High-schoolers consider job security at expo

FULTON – Roughly halfway through Itawamba Community College’s Career Expo on Thursday morning, the director of ICC’s Licensed Practical Nursing Program ran out of brochures.
But it wasn’t a big surprise to Jo Maharrey, the director. She has attended the school’s Career Expo for the past five years and has noticed a rising interest in nursing careers.
Among the primary reasons is the economy.
“The jobs are there,” Maharrey said, “and the money is there.”
Thursday’s Career Expo at the Davis Event Center attracted more than 2,000 high school seniors from 20 schools in ICC’s five-county region.
ICC’s Career Expo is structured so that students have access to both professionals from a variety of fields and academic instructors from ICC. It allows students to learn about careers they’re interested in and what courses would be needed for those degrees.
As students meandered through tables for the 35 businesses represented, many admitted that the current economy did influence their interest in different professions.
“The economy has gone down, so you want to make sure you get a good job so you can make a good living,” said Saltillo High School senior Edward Samuels.
Samuels said he wants to study either business or respiratory health, a subject that interested him because he has an uncle who smoked.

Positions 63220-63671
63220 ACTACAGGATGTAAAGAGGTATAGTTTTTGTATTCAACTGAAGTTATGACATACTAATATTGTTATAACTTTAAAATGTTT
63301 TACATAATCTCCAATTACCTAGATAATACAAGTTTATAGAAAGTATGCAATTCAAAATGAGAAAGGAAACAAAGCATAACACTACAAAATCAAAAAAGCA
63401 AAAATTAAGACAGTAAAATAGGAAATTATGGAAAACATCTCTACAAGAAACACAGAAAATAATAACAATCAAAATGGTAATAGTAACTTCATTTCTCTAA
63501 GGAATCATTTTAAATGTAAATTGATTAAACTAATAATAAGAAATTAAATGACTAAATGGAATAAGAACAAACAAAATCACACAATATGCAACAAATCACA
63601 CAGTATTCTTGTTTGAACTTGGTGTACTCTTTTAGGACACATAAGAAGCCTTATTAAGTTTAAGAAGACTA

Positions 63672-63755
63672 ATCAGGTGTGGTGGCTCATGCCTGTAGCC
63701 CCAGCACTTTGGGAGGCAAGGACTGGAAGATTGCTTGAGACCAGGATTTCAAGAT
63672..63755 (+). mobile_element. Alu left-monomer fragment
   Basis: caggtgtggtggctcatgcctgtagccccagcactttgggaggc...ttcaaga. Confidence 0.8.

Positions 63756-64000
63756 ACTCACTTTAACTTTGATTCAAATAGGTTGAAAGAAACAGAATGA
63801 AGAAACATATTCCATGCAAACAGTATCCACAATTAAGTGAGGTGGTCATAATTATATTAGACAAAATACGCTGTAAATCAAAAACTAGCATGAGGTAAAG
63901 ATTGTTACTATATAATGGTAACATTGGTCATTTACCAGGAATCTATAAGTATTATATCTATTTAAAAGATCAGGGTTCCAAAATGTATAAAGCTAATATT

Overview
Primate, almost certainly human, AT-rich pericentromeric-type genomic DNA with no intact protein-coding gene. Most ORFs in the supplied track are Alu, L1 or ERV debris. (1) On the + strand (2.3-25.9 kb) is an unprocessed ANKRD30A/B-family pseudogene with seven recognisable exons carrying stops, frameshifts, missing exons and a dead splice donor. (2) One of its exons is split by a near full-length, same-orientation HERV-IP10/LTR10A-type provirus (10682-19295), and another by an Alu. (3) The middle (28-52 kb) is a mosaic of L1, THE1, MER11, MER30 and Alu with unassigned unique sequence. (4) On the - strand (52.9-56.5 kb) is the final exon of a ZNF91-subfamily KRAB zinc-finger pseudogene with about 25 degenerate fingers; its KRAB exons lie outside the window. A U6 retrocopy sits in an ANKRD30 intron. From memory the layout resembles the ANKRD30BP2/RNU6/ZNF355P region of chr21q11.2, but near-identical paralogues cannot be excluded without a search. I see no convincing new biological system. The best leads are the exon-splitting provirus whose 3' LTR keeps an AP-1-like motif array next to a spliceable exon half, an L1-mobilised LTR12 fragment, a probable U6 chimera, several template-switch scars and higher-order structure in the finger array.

Not far from where Samuels was asking questions at the respiratory care technology display, Itawamba AHS senior Bradley Frederick spun in a chair during an experiment led by ICC’s Natural Science Department.
Frederick said he was most interested in the Army Corps of Engineers, education and physical therapy.
“The economy opens my eyes up,” Frederick said. “You need to go into something where you can get a job.
“I’m a little more discouraged about education because of the job market, but the Corps had good job security.”
That’s right – high school students were talking about job security. In fact, Ben Pitcock, who recruited for the Corps of Engineers on Thursday, said several students asked about “the stability of the job.”
“That says something,” Pitcock said.
Shannon High School students Keoisha Ivory and Tasheka Long said they wanted to pursue careers in nursing and teaching.
“I think nursing will be stable in the future,” Ivory said.
Houston High School senior Elizabeth Wiggs said she also wants to be a teacher and that she enjoyed the different activities at the expo, like logic games at the computer science table and foreign language puzzles elsewhere.
She said the expo confirmed what she wants to do, but that she’s noticed a difference in the way her friends are thinking about their careers.
“People are leaning more toward high-paying jobs and ignoring the ones that aren’t,” Wiggs said. “My friends aren’t considering physical labor jobs.”
If the promise of good pay wasn’t enough to interest students in nursing, Maharrey had another ace up her sleeve.
“It’s a female-dominated profession,” she told a group of male high school students gathered around her table. “You get to be around a lot of chicks.”

Contact Chris Kieffer at (662) 678-1590 or chris.kieffer@djournal.com.

Chris Kieffer/NEMS Daily Journal

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